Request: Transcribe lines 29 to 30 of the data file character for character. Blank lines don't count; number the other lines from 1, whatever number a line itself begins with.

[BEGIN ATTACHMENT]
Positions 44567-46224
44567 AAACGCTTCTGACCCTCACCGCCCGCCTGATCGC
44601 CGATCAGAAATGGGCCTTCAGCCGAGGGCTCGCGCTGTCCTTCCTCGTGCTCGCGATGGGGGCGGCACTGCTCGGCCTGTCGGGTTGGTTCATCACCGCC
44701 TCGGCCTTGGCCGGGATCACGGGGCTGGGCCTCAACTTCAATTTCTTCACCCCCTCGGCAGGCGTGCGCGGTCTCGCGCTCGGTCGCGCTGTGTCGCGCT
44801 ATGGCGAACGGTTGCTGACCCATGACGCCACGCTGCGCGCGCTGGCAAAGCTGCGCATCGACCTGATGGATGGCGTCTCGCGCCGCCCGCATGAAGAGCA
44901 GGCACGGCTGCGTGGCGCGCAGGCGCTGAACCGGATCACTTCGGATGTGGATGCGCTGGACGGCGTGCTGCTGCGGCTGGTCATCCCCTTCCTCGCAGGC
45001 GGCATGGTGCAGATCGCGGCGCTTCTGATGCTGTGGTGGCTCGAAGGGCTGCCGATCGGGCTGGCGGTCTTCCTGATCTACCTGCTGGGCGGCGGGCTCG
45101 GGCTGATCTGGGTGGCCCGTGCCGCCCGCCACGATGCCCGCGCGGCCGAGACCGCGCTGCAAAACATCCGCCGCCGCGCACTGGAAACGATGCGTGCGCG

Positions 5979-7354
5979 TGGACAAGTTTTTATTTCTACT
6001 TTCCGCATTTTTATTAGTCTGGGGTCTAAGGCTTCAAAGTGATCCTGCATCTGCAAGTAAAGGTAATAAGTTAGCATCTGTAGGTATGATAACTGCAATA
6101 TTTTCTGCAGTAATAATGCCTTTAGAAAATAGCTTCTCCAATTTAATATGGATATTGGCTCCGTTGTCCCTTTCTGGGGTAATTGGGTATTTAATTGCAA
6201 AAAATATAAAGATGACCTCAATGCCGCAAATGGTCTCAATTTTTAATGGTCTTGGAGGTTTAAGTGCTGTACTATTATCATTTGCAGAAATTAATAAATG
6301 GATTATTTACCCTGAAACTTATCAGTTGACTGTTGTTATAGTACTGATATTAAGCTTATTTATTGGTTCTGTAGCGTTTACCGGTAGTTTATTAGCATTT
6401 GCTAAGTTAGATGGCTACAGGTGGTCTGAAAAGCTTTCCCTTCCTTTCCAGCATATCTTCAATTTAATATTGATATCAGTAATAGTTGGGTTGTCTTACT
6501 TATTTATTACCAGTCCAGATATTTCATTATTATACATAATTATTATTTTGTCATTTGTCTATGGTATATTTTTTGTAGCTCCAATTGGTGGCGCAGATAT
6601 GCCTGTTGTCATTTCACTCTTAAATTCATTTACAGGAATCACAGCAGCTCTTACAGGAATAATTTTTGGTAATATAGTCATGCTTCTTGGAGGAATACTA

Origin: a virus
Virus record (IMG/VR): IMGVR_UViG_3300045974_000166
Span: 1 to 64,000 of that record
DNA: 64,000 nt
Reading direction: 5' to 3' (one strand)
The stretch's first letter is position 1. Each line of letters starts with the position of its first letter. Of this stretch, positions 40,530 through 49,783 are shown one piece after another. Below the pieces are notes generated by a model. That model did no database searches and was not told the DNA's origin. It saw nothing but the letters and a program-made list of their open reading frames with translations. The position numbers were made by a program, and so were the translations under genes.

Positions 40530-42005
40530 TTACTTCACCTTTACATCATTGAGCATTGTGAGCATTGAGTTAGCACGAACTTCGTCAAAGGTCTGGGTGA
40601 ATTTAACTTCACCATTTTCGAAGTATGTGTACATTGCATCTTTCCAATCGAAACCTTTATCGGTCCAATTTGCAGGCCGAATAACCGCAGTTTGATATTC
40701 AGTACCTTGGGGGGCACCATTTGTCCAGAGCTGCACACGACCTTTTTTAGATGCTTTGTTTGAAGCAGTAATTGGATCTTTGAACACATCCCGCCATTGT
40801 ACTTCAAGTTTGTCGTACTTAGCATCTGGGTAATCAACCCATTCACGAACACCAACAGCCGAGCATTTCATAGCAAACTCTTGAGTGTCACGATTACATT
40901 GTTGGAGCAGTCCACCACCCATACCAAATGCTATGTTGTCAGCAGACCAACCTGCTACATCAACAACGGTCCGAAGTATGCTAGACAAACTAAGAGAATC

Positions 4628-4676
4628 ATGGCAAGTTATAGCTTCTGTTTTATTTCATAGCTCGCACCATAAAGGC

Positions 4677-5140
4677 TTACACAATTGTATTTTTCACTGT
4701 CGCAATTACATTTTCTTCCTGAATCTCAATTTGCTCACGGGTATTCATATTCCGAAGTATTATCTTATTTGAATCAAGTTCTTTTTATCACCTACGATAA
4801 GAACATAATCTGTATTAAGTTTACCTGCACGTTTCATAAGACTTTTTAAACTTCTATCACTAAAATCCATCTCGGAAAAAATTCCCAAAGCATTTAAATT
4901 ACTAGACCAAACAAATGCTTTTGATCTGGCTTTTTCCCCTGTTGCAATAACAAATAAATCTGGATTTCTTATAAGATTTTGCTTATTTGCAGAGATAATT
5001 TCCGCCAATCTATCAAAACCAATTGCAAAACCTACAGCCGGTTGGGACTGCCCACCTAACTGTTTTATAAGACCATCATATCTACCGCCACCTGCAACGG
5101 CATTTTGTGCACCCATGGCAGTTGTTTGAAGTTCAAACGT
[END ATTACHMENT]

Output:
40901 GTTGGAGCAGTCCACCACCCATACCAAATGCTATGTTGTCAGCAGACCAACCTGCTACATCAACAACGGTCCGAAGTATGCTAGACAAACTAAGAGAATC

Positions 4628-4676